Chancellor fails to innovate on R&D

Chancellor fails to innovate on R&D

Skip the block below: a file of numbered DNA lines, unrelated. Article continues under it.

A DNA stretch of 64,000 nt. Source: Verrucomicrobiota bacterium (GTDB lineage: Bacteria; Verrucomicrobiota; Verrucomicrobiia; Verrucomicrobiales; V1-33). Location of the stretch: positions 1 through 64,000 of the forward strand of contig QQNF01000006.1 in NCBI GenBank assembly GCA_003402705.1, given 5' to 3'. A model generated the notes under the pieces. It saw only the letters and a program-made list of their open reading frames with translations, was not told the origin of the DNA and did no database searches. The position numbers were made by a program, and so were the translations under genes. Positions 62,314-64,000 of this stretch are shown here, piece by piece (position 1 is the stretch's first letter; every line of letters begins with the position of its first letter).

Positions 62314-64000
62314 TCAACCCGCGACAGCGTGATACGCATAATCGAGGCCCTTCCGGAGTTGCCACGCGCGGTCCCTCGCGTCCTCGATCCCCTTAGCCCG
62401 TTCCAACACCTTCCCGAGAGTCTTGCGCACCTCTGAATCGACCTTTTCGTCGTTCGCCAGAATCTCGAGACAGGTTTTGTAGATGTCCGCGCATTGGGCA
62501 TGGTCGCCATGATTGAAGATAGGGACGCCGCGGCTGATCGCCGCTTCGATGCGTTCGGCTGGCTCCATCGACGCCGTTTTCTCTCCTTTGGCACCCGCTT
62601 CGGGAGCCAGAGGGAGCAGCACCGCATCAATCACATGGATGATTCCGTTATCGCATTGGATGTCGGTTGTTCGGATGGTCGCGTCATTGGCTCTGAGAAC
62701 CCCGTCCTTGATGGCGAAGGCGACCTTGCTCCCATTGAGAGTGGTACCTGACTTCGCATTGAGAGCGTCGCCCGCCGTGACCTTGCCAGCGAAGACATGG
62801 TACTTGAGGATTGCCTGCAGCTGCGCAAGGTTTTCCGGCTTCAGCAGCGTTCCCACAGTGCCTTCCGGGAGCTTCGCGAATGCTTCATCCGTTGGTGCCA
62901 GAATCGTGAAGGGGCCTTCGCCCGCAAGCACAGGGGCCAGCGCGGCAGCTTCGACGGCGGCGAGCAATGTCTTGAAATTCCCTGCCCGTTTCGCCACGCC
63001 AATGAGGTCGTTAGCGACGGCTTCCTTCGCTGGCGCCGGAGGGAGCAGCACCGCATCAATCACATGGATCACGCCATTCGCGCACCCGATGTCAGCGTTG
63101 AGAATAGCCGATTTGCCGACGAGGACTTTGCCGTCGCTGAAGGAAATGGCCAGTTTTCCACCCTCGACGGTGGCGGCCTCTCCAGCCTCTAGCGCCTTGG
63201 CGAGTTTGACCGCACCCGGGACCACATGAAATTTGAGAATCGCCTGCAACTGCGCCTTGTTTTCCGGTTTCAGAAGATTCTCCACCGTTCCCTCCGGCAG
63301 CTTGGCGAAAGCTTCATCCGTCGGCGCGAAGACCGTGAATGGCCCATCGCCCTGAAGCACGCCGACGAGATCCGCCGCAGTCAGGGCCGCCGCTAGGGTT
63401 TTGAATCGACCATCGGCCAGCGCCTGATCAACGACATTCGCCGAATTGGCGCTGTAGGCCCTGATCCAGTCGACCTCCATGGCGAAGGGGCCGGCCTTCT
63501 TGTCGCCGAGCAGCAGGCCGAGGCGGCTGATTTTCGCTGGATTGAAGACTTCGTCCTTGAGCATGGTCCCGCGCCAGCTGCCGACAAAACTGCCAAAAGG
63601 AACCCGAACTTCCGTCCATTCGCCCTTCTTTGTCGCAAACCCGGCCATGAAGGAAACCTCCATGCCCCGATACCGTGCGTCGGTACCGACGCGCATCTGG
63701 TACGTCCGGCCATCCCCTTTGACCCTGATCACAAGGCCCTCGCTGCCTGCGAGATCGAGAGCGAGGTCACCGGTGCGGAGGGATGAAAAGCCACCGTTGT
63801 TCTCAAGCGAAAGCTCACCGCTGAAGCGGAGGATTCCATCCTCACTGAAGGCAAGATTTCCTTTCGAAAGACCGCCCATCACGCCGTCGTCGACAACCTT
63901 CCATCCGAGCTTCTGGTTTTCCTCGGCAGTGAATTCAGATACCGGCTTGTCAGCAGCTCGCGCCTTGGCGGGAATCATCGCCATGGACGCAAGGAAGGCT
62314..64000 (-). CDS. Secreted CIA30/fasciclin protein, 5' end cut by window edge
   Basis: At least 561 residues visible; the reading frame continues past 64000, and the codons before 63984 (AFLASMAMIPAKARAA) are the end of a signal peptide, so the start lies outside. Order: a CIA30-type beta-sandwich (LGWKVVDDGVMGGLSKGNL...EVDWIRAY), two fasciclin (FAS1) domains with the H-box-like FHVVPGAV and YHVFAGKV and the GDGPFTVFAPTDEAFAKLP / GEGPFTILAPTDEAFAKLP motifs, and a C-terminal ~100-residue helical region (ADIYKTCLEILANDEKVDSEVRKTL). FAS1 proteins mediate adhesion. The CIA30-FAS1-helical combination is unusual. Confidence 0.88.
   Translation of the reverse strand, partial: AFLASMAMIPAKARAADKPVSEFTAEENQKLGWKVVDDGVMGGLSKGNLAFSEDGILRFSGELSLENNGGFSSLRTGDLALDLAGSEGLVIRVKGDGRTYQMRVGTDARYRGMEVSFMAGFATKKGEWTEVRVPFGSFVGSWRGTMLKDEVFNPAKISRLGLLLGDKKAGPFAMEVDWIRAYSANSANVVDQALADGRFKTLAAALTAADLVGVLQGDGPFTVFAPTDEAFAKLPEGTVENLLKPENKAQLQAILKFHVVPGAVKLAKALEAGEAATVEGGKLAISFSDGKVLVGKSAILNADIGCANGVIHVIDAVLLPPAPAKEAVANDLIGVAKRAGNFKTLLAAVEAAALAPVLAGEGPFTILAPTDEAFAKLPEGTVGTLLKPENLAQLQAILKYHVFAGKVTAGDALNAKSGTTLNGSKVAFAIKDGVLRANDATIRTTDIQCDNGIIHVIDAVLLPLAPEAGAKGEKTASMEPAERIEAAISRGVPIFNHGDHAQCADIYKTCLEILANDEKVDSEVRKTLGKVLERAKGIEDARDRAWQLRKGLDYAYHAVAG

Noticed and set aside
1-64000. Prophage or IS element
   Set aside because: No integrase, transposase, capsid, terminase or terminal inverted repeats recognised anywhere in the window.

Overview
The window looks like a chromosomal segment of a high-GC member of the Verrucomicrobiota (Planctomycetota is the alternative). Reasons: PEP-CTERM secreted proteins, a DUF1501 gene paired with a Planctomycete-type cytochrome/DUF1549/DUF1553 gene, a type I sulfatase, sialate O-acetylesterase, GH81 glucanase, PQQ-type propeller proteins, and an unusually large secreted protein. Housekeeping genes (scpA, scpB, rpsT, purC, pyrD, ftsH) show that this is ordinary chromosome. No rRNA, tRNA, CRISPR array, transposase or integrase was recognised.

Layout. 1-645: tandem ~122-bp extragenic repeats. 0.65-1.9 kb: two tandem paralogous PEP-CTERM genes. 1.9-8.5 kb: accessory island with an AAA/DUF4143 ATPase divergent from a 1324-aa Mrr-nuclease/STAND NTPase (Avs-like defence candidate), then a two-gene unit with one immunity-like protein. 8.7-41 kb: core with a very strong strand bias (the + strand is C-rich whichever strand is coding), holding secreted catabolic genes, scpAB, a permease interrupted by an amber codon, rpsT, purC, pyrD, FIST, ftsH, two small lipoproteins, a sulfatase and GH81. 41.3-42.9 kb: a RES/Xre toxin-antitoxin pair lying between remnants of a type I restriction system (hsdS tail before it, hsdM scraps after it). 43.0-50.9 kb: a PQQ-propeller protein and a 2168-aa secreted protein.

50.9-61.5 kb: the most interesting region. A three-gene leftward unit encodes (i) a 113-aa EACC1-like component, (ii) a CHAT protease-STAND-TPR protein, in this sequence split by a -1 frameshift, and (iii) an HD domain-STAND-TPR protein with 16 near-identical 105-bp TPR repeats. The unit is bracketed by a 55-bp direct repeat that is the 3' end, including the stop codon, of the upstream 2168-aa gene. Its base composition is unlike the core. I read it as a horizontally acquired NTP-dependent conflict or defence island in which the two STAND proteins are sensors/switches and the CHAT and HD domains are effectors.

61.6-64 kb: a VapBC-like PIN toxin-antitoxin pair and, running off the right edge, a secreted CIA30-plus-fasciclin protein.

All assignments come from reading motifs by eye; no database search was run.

Richard Wilson Tax changes in the Budget failed to address the problem UK firms have in turning R&D into commercial products, according to tax consultants Coopers & Lybrand. The Chancellor’s new consultation document – Innovating for the Future: investing in R&D – dealing with the funding of R&D by industry and government has been criticised for a lack of information on proposed tax incentives for firms moving R&D into commercial products. “The Chancellor admitted that the UK seems to have a higher proportion of scientific research than most countries but a lower proportion of development into patentable products, but he did not make the connection with the tax regime,” said Derek Jenkins, a specialist in high-technology tax at Coopers & Lybrand. According to Jenkins, the UK is unique in its lack of tax incentives to encourage firms to commercialise their research. “The consultation paper gives no hint that the government is moving in that direction,” said Jenkins. This is despite strong representations on the issue, particularly from the electronics sector. However, welcome is tax relief on reinvestment funds up to ?150k per year, which should benefit the small firms in the high-tech sector. Despite any short-comings, the budget was welcomed by the Federation of the Electronics Industry, which singled out the ?50m venture capital fund being set up for universities wishing to turn R&D into commercial businesses.


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